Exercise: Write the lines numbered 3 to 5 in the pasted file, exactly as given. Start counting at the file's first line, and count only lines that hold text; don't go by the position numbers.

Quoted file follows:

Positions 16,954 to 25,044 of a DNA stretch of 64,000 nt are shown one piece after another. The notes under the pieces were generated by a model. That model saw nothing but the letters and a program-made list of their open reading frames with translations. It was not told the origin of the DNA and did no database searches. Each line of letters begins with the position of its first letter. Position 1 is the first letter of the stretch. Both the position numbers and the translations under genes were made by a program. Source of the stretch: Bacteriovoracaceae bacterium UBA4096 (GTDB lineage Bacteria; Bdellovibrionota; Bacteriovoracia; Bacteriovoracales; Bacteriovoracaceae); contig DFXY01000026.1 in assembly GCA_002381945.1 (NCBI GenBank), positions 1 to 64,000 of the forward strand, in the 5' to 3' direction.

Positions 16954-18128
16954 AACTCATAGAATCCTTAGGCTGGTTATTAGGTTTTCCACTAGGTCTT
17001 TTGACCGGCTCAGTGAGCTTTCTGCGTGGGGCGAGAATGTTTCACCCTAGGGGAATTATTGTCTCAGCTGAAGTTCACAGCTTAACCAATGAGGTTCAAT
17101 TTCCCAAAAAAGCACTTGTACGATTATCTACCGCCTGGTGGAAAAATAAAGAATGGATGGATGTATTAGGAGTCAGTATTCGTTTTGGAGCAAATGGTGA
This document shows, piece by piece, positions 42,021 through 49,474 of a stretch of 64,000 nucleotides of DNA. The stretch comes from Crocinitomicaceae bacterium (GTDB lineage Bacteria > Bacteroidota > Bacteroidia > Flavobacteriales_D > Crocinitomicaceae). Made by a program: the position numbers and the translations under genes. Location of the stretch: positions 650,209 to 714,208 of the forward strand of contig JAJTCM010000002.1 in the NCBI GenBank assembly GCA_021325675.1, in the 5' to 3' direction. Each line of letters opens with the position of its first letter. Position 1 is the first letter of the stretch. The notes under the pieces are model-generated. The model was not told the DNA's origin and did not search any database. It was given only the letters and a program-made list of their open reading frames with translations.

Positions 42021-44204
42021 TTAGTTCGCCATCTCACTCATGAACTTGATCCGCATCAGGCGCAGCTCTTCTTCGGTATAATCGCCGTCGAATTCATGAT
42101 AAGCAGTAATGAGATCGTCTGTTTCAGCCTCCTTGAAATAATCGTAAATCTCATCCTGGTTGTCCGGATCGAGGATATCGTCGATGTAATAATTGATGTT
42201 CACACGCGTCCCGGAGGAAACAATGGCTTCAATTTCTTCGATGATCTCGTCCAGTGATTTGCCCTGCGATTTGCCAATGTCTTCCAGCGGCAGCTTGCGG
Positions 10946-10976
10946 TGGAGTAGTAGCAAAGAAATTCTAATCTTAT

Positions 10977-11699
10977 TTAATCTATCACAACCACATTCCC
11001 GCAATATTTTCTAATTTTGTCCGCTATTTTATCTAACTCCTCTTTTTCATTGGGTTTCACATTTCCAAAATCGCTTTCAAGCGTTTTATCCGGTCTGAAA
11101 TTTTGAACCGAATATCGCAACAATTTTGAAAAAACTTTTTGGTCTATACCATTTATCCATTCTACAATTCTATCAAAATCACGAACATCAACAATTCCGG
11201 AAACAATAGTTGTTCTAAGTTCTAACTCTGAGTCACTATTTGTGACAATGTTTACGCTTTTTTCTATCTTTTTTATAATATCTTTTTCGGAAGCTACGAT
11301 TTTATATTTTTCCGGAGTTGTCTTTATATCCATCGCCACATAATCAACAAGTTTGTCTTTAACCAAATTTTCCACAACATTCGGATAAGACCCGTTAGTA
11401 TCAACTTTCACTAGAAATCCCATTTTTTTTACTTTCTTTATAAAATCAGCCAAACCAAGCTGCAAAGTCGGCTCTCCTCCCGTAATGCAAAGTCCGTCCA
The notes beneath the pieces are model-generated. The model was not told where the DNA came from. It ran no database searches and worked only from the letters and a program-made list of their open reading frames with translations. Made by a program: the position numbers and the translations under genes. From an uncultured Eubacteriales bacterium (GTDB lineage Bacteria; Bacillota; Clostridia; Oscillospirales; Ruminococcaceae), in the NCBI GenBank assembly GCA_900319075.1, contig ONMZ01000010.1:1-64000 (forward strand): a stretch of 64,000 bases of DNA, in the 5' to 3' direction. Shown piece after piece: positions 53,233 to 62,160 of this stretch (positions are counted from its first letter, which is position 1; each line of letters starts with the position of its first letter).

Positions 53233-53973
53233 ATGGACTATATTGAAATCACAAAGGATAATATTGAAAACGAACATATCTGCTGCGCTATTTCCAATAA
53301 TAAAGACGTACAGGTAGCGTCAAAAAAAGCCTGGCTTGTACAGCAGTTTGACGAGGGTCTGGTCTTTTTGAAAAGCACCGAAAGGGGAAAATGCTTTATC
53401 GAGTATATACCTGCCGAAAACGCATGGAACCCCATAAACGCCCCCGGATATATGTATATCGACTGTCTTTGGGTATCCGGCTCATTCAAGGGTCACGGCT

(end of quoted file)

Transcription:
16954 AACTCATAGAATCCTTAGGCTGGTTATTAGGTTTTCCACTAGGTCTT
17001 TTGACCGGCTCAGTGAGCTTTCTGCGTGGGGCGAGAATGTTTCACCCTAGGGGAATTATTGTCTCAGCTGAAGTTCACAGCTTAACCAATGAGGTTCAAT
17101 TTCCCAAAAAAGCACTTGTACGATTATCTACCGCCTGGTGGAAAAATAAAGAATGGATGGATGTATTAGGAGTCAGTATTCGTTTTGGAGCAAATGGTGA